At least the UK - who started this current fad of thinking suing an IP address will stop piracy - has a legal system that has seen sense:
Controversial law firm ACS:Law, which was highly criticised after sending letters to alleged copyright infringers demanding payment under the threat of court action, has has eight cases it took to court thrown out by a judge.
ACS:Law boss Andrew Crossly decided to push for a default judgement on eight unnamed defendants who had previously been sent letters in an attempt to get a swift victory.
A default judgement is usually sought if there is some failure to take action by the other party, for example, they have failed to respond to a summons or defend themselves in court.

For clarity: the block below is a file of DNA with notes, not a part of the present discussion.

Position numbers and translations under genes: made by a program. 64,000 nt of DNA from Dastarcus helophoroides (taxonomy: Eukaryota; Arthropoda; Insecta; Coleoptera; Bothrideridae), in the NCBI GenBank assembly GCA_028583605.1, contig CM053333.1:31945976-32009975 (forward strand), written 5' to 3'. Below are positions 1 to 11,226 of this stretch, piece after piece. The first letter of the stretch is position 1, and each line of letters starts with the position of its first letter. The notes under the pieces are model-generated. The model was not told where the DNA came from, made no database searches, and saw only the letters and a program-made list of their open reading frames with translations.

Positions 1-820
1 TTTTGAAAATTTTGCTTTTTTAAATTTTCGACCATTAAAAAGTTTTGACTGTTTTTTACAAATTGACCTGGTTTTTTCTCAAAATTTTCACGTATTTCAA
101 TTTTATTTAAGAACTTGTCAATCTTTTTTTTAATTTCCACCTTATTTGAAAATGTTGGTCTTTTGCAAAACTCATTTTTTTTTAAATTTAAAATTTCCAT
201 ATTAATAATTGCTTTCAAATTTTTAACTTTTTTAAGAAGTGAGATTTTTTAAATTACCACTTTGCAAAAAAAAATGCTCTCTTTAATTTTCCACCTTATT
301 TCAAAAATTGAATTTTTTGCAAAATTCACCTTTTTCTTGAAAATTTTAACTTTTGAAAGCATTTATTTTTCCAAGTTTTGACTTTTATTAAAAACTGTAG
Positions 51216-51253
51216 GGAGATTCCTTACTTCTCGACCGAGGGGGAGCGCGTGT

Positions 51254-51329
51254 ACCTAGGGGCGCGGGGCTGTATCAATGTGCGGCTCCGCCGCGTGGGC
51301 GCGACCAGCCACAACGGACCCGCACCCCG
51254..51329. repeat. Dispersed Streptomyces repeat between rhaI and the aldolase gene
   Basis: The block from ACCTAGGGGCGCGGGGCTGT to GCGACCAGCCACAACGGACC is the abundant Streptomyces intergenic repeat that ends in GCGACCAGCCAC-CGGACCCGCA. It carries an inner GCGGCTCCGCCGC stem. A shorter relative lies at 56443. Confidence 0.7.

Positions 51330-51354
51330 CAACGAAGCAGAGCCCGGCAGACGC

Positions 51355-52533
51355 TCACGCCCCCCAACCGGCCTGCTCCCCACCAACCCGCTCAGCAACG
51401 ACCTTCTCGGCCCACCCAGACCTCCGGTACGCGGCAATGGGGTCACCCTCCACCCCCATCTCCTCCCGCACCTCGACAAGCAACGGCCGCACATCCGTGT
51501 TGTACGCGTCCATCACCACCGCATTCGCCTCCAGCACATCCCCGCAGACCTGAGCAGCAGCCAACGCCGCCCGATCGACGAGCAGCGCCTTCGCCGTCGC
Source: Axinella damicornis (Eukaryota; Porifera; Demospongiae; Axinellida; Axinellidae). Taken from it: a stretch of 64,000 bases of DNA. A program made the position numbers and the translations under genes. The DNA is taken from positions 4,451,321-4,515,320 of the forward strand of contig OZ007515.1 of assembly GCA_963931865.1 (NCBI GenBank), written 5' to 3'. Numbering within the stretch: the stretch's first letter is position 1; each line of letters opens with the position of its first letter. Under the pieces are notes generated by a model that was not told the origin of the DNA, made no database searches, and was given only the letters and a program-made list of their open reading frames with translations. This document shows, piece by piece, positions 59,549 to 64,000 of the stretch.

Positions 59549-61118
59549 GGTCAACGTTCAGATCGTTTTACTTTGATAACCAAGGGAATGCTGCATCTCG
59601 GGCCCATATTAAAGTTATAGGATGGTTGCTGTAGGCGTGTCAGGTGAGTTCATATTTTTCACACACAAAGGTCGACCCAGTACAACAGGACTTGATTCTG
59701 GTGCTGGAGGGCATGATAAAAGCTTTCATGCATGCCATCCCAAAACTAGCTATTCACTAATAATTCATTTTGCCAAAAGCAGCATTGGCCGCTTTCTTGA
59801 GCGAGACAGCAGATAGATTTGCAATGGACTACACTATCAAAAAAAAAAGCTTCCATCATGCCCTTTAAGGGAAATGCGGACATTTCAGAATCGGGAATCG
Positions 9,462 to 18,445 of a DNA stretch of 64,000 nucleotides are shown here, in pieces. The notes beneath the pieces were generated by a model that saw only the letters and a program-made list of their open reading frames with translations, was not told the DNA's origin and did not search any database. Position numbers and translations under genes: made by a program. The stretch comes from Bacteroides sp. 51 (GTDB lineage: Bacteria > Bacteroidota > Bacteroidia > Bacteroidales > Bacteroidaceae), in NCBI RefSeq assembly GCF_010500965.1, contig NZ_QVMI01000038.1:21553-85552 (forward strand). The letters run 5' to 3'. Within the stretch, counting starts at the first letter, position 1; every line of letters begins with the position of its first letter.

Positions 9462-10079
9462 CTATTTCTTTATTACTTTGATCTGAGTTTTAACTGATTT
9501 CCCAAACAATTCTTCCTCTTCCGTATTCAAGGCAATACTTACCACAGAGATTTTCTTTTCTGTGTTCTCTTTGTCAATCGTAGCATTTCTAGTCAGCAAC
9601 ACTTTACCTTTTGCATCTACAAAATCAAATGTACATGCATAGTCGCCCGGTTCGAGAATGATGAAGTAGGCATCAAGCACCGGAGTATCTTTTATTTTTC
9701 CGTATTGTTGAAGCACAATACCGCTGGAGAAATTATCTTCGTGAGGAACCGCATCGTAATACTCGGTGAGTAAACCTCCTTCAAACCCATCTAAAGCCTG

However, in an embarrassing defeat, judge Birss QC threw all eight cases out, because either the defendants had actually filed a defence, or there was no evidence a claim was served.
In a blow to further legal action by ACS:Law on behalf of rights holders, judge Birss also questioned whether the firm has the right to represent its clients in such cases, saying that “a copyright case can only be brought by the owner of a copyright or an exclusive licensee”.
He also pulled apart the law firm’s allegations that the defendants were responsible for illegal file sharing committed by others because they had not secured their own Wi-Fi routers properly.
“The Particulars of Claim include allegations about unsecured internet connections. I am aware of no published decision in this country which deals with this issue in the context of copyright infringement,” he stated.
ACS:Law was in trouble itself earlier this year with the ICO, after the law firm's entire email database was posted online as it was trying to recover from a distributed denial-of-service (DDoS) attack.
Read more: http://www.v3.co.uk/v3/news/2273889/...#ixzz17z3zuF4g